A group of first years were looking at my work on open day and I overheard them talking about a particular photo
1st yr #1: “What IS that?”
1st yr #2: “I think it’s … um… a part of the…. female anatomy”
Me, pouncing in between them: “IT’S MY TIT”
I made so many friends that day.
"I started this project by chance. I wanted to change something in my life and I started to talk about this subject with a friend of mine.
I decided to start taking some pictures of human bodies using water as theatre. I wanted to create something new, giving to the pictures a third dimension.”
Daphne in McQueen
how do i say “i want to leave lipstick marks on the inside of your thighs” with just a look
Click here for more of Alexander McQueen’s A/W 2001 collection ‘What A Merry Go Round.’
Shot by Steven Klein for Candy magazine
ON BEING ANN DEMEULEMEESTER…
I make a point of not re-blogging other blogs and always creating my own content as best I can. In this case, the article fell on my lap via a friend. It is so in line with Pan & The Dream that I strongly felt compelled to repost some of the most poignant paragraphs from this June 2008 article by Eugene Rabkin.
This is prompted by last week’s news that Ann Demeulemeester has announced her retirement from her eponymous label. Her timelessness, romanticism and intelligence will be sorely missed…
'She wants no part of the celebrity culture and isn’t interested in trends. Her work draws inspiration from Marcel Duchamp, Bob Dylan and Oscar Wilde. Maybe that’s why clothes designed by Ann Demeulemeester don’t ever seem to go out of style.’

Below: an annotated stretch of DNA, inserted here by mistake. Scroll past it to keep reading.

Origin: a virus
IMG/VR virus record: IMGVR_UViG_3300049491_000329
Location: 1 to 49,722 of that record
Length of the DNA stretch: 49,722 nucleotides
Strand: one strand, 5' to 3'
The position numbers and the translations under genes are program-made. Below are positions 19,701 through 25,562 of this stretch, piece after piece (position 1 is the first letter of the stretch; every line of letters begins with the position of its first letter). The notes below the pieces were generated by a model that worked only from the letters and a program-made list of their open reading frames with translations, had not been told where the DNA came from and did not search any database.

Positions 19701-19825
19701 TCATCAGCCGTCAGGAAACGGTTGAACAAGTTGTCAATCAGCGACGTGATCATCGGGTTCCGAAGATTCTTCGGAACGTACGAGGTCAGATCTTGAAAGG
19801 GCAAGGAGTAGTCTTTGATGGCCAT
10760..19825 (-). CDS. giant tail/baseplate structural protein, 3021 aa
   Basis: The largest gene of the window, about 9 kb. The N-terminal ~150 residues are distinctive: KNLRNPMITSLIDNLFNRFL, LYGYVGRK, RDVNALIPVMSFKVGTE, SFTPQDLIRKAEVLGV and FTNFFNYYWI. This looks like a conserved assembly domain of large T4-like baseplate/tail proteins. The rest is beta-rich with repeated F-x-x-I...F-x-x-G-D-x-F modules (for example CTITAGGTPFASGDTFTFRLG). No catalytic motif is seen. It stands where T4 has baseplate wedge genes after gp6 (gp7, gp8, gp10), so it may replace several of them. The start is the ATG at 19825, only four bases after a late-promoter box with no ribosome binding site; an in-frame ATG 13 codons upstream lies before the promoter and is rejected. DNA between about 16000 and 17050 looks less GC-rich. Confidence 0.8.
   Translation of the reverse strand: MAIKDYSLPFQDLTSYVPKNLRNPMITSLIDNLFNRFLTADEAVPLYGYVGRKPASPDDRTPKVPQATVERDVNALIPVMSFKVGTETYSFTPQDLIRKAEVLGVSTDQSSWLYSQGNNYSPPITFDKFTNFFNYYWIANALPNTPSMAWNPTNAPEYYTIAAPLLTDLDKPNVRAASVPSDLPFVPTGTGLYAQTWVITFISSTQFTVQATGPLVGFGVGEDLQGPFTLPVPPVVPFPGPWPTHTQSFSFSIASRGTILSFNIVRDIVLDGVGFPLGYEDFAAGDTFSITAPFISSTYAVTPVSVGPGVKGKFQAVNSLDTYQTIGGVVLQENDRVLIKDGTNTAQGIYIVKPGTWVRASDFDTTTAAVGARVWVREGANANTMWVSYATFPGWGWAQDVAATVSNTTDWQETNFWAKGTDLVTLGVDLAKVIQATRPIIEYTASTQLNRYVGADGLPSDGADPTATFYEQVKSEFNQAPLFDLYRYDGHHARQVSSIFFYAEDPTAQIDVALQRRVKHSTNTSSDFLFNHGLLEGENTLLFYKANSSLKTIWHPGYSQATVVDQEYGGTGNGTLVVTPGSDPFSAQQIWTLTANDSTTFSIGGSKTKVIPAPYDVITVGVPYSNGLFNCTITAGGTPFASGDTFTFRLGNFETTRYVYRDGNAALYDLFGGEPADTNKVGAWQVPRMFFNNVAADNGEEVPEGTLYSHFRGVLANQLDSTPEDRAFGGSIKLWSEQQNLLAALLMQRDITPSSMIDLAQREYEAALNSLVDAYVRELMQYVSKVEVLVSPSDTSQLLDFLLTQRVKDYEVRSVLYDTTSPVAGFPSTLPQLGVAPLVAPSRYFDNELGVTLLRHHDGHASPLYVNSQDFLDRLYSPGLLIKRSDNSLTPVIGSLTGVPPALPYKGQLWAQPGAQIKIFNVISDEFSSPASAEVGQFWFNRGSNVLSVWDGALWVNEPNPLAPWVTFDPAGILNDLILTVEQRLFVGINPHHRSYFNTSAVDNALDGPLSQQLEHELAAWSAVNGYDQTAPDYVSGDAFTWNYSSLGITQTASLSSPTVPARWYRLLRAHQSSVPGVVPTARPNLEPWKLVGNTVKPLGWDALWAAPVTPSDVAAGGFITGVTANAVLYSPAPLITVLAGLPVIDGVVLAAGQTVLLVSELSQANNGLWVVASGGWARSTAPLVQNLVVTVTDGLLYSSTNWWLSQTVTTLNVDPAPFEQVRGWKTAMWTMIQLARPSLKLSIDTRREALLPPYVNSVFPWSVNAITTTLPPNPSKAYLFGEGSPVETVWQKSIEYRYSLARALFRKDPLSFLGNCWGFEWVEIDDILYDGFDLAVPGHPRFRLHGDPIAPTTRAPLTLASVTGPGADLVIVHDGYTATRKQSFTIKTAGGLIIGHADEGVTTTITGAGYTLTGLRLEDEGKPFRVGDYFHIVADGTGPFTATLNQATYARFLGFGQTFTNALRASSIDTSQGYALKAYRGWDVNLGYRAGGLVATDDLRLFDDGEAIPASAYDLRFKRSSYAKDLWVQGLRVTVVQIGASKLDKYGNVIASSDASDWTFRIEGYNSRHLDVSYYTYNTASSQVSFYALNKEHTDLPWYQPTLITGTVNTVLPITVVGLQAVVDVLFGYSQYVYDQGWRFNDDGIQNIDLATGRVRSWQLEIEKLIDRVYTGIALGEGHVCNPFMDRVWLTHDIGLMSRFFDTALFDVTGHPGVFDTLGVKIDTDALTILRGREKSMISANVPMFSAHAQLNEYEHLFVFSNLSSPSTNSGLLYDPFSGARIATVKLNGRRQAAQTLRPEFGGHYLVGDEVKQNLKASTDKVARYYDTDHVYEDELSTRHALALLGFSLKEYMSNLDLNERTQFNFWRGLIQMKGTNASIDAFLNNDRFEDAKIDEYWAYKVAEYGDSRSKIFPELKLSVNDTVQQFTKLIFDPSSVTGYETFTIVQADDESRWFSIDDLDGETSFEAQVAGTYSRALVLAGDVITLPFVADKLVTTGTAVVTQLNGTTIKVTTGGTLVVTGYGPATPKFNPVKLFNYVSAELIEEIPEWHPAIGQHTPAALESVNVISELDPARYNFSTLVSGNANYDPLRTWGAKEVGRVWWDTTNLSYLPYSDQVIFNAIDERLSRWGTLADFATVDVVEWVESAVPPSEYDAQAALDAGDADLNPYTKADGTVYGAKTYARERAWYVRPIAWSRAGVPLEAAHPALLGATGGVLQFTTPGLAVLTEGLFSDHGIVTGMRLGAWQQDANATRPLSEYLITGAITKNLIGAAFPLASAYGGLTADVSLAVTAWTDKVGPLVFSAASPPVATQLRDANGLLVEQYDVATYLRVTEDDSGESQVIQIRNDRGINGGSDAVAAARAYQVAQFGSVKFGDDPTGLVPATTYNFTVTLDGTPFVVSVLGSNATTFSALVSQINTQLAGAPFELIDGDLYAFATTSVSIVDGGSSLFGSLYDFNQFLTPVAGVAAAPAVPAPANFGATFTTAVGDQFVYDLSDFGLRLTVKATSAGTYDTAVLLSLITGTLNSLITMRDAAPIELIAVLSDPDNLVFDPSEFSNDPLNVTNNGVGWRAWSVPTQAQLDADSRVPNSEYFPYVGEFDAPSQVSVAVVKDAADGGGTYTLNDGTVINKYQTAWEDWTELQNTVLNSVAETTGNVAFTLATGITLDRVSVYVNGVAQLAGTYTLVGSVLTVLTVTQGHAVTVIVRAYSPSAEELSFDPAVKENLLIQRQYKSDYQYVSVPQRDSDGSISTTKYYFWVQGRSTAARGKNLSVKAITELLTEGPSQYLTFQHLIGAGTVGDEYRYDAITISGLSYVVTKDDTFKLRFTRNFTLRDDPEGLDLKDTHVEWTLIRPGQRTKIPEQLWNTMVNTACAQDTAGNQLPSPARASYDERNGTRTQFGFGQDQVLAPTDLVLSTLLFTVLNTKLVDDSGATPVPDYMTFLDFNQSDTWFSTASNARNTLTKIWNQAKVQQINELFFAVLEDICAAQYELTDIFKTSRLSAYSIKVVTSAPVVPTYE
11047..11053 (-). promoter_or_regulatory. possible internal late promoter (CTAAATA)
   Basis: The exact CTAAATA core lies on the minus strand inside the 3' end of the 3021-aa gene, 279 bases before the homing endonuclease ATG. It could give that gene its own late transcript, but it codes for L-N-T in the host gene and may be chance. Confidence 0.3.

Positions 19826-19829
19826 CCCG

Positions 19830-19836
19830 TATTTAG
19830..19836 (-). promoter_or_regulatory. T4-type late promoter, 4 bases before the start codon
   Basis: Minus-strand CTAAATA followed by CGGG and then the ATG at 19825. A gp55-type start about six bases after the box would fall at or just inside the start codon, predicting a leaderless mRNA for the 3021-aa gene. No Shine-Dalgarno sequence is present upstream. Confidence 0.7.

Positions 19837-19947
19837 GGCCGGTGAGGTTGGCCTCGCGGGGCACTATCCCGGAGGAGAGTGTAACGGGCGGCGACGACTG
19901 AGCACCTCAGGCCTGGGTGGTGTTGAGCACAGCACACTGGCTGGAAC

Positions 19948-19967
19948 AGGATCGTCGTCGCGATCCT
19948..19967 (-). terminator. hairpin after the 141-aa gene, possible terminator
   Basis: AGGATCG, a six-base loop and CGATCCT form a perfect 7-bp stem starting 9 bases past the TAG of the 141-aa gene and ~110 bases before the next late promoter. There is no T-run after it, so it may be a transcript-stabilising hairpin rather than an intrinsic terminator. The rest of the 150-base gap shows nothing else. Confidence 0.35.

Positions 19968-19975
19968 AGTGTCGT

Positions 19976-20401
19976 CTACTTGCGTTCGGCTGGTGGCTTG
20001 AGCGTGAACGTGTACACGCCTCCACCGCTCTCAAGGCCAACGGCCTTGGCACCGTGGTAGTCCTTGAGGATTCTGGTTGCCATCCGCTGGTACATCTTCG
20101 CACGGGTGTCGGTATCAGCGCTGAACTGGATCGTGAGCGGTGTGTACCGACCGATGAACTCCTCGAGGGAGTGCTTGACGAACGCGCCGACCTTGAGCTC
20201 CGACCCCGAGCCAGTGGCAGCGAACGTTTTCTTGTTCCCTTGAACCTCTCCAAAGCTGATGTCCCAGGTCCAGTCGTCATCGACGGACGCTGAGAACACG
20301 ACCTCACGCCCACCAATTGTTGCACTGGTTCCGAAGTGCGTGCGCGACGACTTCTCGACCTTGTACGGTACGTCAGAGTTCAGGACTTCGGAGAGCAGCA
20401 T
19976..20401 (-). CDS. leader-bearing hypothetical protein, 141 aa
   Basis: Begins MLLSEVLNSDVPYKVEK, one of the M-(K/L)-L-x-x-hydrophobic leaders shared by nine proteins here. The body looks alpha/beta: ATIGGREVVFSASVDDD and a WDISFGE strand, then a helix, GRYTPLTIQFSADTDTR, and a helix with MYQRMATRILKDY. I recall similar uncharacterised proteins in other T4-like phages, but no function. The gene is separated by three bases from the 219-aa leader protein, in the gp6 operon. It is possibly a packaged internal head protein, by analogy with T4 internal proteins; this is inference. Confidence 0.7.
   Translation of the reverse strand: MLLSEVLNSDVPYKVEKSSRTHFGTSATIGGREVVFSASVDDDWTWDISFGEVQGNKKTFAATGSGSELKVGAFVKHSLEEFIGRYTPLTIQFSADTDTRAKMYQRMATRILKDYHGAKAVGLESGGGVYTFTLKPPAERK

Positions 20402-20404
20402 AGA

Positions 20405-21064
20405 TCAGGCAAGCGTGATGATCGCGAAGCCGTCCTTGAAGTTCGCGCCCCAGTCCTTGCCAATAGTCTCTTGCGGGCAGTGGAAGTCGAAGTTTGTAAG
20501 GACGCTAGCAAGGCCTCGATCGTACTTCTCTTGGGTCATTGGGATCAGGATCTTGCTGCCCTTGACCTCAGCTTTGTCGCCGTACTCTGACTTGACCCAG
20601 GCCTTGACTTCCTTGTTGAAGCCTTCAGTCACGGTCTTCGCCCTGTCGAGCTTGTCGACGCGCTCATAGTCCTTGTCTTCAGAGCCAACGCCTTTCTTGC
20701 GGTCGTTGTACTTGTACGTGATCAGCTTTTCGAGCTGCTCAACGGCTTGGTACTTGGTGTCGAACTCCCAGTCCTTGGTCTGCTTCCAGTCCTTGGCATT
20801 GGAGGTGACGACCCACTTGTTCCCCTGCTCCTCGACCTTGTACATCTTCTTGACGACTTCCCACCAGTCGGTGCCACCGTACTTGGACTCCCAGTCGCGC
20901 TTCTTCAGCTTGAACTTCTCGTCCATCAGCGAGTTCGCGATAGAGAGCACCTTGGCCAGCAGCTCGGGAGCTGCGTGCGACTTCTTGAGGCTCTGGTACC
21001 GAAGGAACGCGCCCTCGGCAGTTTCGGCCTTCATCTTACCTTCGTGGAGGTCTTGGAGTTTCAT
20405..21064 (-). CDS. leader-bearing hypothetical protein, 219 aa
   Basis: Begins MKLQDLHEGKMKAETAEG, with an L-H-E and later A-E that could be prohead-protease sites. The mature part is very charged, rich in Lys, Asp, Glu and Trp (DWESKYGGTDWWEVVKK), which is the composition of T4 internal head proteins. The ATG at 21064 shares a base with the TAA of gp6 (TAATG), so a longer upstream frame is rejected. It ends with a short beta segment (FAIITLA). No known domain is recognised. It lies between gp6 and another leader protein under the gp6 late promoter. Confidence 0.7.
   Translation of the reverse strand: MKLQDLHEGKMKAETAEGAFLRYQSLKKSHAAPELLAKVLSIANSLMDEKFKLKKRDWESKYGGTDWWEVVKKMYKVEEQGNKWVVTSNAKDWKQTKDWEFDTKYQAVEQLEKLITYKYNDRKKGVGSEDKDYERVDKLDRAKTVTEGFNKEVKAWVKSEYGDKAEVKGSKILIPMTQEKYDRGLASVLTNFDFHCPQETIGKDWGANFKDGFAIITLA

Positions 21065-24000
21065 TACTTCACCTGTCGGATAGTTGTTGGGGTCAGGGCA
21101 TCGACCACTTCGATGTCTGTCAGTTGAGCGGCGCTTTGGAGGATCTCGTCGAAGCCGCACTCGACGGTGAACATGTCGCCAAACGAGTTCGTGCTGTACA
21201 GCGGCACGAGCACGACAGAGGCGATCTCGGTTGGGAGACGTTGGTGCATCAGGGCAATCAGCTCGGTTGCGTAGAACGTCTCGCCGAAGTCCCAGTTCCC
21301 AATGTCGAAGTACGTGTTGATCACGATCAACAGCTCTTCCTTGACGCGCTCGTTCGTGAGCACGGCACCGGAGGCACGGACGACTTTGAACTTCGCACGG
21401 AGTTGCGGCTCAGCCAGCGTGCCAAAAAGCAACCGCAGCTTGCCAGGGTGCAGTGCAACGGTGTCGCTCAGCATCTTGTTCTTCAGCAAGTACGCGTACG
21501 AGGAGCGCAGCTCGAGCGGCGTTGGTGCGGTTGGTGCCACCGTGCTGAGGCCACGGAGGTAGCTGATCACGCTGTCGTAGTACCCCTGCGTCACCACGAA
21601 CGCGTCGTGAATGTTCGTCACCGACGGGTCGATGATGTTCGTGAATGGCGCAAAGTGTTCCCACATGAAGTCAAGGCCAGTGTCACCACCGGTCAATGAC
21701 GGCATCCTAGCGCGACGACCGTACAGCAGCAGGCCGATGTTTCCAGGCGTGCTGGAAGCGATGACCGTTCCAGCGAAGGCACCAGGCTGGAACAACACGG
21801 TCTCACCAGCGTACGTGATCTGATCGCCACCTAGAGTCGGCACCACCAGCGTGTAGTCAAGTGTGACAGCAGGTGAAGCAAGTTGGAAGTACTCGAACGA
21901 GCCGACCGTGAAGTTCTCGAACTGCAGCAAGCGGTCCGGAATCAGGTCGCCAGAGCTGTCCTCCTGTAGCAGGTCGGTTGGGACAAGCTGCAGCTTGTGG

By Eugene Rabkin - originally published in Haaretz, on June 7th 2008.
Ann Demeulemeester, one of the few successful independent fashion designers today, hates talking about celebrities. “Even if I see them in my clothes, I would never tell anyone,” she says. This does not mean that celebrities don’t wear her meticulously crafted garments. “I want to wish a Happy Birthday to my dear friend, Ann Demeulemeester,” says Patti Smith during her annual concert at the Bowery Ballroom in New York City. “Who?” a drunken man next to me asks. “She’s a fashion designer,” I reply. The man stares at me blankly. “Never mind,” I turn around. And that’s just the way I like to think of Demeulemeester, my unsung hero – the further away from the public, the closer to me.
Like Patti Smith, Demeulemeester is an incorrigible romantic. In a world where self-deprecating irony has triumphed and people are mortally afraid of being serious, she is as intrepid and earnest in her words as she is in her work. She loves music, from which she draws so much inspiration that fashion critics often label her dark clothes as punk or rock and roll.
“It’s always limiting to put a label on someone’s work,” says Demeulemeester in a low, but confident voice, her English punctured by the French voila! “The most important thing about my work is communicating emotion through my garments. Sure, music helps accentuate certain feelings. The risk is that the music can take attention away from the clothes. I never had the idea of making a ‘punk collection.’ Punk was a big part of my culture when I was 18, just like certain poets and artists are a part of my culture. It’s an exchange of energy, but I get it from many sources, not just rock. I love classical music, too.”